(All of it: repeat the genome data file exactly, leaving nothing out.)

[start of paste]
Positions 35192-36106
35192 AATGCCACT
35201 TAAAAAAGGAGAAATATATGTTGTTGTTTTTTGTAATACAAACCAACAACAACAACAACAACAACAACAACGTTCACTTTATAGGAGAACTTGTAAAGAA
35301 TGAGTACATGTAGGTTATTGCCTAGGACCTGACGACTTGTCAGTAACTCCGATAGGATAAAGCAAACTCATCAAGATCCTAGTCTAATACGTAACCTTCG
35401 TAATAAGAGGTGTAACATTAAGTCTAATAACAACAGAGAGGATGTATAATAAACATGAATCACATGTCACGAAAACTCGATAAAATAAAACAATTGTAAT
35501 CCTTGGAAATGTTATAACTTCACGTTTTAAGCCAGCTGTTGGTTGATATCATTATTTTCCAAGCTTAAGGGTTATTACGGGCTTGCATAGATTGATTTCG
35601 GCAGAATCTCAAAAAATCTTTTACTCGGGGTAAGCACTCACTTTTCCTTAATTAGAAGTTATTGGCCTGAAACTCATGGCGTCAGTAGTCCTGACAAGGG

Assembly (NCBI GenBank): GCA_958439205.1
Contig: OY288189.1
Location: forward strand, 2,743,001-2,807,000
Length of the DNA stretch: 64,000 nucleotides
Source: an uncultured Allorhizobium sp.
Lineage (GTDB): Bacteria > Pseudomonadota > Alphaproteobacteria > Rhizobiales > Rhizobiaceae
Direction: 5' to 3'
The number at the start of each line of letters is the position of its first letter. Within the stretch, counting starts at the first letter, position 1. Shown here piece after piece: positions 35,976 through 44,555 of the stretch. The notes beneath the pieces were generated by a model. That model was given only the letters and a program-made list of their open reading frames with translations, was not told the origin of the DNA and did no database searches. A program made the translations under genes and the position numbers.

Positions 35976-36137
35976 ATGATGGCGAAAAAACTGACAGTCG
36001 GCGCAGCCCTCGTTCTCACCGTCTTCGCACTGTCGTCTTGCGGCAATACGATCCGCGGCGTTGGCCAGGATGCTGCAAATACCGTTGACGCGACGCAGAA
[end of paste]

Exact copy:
Positions 35192-36106
35192 AATGCCACT
35201 TAAAAAAGGAGAAATATATGTTGTTGTTTTTTGTAATACAAACCAACAACAACAACAACAACAACAACAACGTTCACTTTATAGGAGAACTTGTAAAGAA
35301 TGAGTACATGTAGGTTATTGCCTAGGACCTGACGACTTGTCAGTAACTCCGATAGGATAAAGCAAACTCATCAAGATCCTAGTCTAATACGTAACCTTCG
35401 TAATAAGAGGTGTAACATTAAGTCTAATAACAACAGAGAGGATGTATAATAAACATGAATCACATGTCACGAAAACTCGATAAAATAAAACAATTGTAAT
35501 CCTTGGAAATGTTATAACTTCACGTTTTAAGCCAGCTGTTGGTTGATATCATTATTTTCCAAGCTTAAGGGTTATTACGGGCTTGCATAGATTGATTTCG
35601 GCAGAATCTCAAAAAATCTTTTACTCGGGGTAAGCACTCACTTTTCCTTAATTAGAAGTTATTGGCCTGAAACTCATGGCGTCAGTAGTCCTGACAAGGG

Assembly (NCBI GenBank): GCA_958439205.1
Contig: OY288189.1
Location: forward strand, 2,743,001-2,807,000
Length of the DNA stretch: 64,000 nucleotides
Source: an uncultured Allorhizobium sp.
Lineage (GTDB): Bacteria > Pseudomonadota > Alphaproteobacteria > Rhizobiales > Rhizobiaceae
Direction: 5' to 3'
The number at the start of each line of letters is the position of its first letter. Within the stretch, counting starts at the first letter, position 1. Shown here piece after piece: positions 35,976 through 44,555 of the stretch. The notes beneath the pieces were generated by a model. That model was given only the letters and a program-made list of their open reading frames with translations, was not told the origin of the DNA and did no database searches. A program made the translations under genes and the position numbers.

Positions 35976-36137
35976 ATGATGGCGAAAAAACTGACAGTCG
36001 GCGCAGCCCTCGTTCTCACCGTCTTCGCACTGTCGTCTTGCGGCAATACGATCCGCGGCGTTGGCCAGGATGCTGCAAATACCGTTGACGCGACGCAGAA